Q: My 8-year-old son has been having episodes of leg pain for the past few months that sometimes wake him up at night. I finally brought him to the pediatrician to have him checked out, and she said these were just growing pains and not to worry. She taught him some stretching exercises to do. Are growing pains a real medical condition?

Q: My 8-year-old son has been having episodes of leg pain for the past few months that sometimes wake him up at night. I finally brought him to the pediatrician to have him checked out, and she said these were just growing pains and not to worry. She taught him some stretching exercises to do. Are growing pains a real medical condition?


A: Growing pains are a benign self-limited condition which are not really that well understood. They are a diagnosis of exclusion, meaning that other more serious conditions must be considered and ruled out before concluding that growing pains are causing the child's symptoms.


Growing pains are very common, affecting 10 percent to 20 percent or more of children (studies on the incidence of this condition vary widely). The symptoms usually begin between the ages of 2 and 12. Growing pains are more common in kids with a family history of them.


There is no consensus on the specific definition of growing pains, but they are typically felt to be characterized by:




Leg pain (although the arms are also affected in some kids), which is most commonly bilateral and usually described as an achy/throbbing pain. The most common sites of the pain are the front of the thighs, the calves and/or behind the knees.

Pain which is usually worse at night, and will often wake the child.

Absence of joint involvement.

Episodic pain, often with many symptom-free days between episodes, which has lasted at least several months.

Symptoms that are often worsened by heavy activity during the day.

Absence of systemic symptoms (such as fever, weight loss, etc.) to suggest other conditions.

A normal physical examination with no swelling, rashes, fever and no limitations in range of motion. The gait is normal.

Other painful conditions (such as headaches or stomachaches) sometimes manifesting in the child as well.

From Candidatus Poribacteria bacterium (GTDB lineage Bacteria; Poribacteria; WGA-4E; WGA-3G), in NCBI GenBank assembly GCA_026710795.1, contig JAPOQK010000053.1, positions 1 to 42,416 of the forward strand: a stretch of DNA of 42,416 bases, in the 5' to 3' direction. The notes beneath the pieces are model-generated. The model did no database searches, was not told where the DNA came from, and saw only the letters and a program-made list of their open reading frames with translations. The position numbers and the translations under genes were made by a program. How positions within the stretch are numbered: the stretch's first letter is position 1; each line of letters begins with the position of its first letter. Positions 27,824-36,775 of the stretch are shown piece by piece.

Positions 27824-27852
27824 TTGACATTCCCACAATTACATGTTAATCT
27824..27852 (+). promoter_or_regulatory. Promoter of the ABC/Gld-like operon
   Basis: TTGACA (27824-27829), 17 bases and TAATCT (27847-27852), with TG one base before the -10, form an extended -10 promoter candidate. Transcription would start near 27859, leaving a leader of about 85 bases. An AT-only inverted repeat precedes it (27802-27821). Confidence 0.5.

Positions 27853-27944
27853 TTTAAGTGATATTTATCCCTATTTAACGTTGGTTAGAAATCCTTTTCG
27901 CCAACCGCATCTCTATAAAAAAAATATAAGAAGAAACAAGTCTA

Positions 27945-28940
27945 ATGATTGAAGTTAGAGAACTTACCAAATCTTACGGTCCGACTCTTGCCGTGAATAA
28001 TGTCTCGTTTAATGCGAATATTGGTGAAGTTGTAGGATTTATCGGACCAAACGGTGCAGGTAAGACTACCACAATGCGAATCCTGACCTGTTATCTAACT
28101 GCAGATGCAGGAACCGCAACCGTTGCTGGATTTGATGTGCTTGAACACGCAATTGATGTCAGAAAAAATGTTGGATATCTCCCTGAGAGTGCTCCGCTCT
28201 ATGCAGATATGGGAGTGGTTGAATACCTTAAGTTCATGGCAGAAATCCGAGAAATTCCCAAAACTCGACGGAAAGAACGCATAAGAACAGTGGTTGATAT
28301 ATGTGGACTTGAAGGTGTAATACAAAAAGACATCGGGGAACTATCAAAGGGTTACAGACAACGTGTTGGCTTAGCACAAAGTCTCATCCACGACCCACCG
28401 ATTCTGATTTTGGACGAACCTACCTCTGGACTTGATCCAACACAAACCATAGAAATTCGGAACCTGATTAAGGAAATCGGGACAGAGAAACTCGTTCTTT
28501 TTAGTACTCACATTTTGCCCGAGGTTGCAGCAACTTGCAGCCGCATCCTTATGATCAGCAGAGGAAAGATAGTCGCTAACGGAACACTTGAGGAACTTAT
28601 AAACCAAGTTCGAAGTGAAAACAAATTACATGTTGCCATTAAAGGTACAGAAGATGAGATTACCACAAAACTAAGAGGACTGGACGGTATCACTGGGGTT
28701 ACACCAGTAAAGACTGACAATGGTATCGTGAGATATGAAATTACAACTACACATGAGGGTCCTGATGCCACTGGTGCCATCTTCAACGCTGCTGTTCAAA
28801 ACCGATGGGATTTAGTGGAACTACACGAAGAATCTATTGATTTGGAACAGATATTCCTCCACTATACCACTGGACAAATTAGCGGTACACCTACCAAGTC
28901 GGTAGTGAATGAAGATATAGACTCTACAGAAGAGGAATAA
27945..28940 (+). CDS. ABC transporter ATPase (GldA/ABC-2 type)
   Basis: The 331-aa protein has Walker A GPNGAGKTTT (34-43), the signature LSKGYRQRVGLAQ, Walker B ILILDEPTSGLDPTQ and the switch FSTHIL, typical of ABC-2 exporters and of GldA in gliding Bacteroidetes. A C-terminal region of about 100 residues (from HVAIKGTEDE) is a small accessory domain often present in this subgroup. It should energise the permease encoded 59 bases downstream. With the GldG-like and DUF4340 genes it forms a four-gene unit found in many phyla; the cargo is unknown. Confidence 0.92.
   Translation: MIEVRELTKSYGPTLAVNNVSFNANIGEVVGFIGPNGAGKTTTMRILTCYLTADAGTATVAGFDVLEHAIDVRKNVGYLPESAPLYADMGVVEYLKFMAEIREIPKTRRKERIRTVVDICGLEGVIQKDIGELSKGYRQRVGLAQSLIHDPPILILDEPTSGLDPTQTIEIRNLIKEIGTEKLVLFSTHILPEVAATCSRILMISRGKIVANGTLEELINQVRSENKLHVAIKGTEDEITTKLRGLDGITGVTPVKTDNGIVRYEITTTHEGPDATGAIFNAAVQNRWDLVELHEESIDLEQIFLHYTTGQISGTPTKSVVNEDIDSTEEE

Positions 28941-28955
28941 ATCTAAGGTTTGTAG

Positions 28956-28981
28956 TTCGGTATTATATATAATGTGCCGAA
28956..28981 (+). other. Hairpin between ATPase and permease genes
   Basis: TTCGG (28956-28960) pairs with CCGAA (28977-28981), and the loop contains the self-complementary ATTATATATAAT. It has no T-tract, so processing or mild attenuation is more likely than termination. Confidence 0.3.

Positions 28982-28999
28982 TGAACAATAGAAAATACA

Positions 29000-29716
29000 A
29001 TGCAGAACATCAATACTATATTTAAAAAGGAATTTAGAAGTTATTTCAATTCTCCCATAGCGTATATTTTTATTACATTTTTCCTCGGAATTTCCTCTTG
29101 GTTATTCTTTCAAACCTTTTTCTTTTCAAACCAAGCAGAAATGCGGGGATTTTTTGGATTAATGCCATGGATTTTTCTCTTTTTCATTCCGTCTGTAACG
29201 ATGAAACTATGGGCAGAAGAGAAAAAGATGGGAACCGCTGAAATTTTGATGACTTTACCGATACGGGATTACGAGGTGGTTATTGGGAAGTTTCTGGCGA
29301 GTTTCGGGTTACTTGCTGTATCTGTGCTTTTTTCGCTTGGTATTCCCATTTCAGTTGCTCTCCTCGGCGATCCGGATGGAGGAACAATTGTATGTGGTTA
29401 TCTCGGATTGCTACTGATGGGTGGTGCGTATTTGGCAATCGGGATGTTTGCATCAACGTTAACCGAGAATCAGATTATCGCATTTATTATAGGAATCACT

Other causes of the child's symptoms (including bone tumors, infection, osteonecrosis, metabolic conditions, rheumatic conditions and others) having been ruled out, usually by a thorough history and physical examination although rarely other tests (such as X-rays or blood tests) are indicated.

Children with concerning symptoms such as worsening pain, fever, weight loss, abnormal physical examination, limping or symptoms suggestive of other conditions (such as rashes, swelling, etc.) are at increased risk of having other conditions and do not fit the diagnosis of growing pains; the required evaluation for these kids depends on the details of their symptoms/risk factors and the specific diseases the treating clinician suspects.


The exact cause of growing pains is not understood, although they are NOT felt to be related to growing (so the name is a misnomer). Specifically, studies have shown that they do not necessarily occur at the sites of rapid growth, nor are they necessarily related to periods of rapid growth.


Some experts theorize that growing pains are actually related to overuse, and this is supported by tests showing decreased speed of sound through the bones in kids with growing pains (a finding also seen in overuse syndromes). However, other etiologies, including increased pain sensitivity, restless leg syndrome, psychosocial factors and other conditions, have been theorized as possible etiologies as well.


Growing pains are treated symptomatically with heating pads (or other sources of gentle heat), massage and/or over-the-counter analgesics such as ibuprofen or acetaminophen (aspirin should be avoided in young children due to a rare complication called Reye syndrome). The fact that massage helps alleviate the symptoms of growing pains actually differentiates it from many other causes of leg pain, and is considered by many physicians to be a finding that supports the diagnosis.


If you think your child may be having growing pains you should be sure they are evaluated by their health care provider so other conditions can be ruled out. Growing pains usually resolve within a couple of years.


Some studies have shown that muscle stretching exercises are beneficial to many children with this condition, significantly hastening the resolution of symptoms, so they are often prescribed by the treating clinician.


Jeff Hersh, Ph.D., M.D., F.A.A.P., F.A.C.P., F.A.A.E.P., can be reached at DrHersh@juno.com.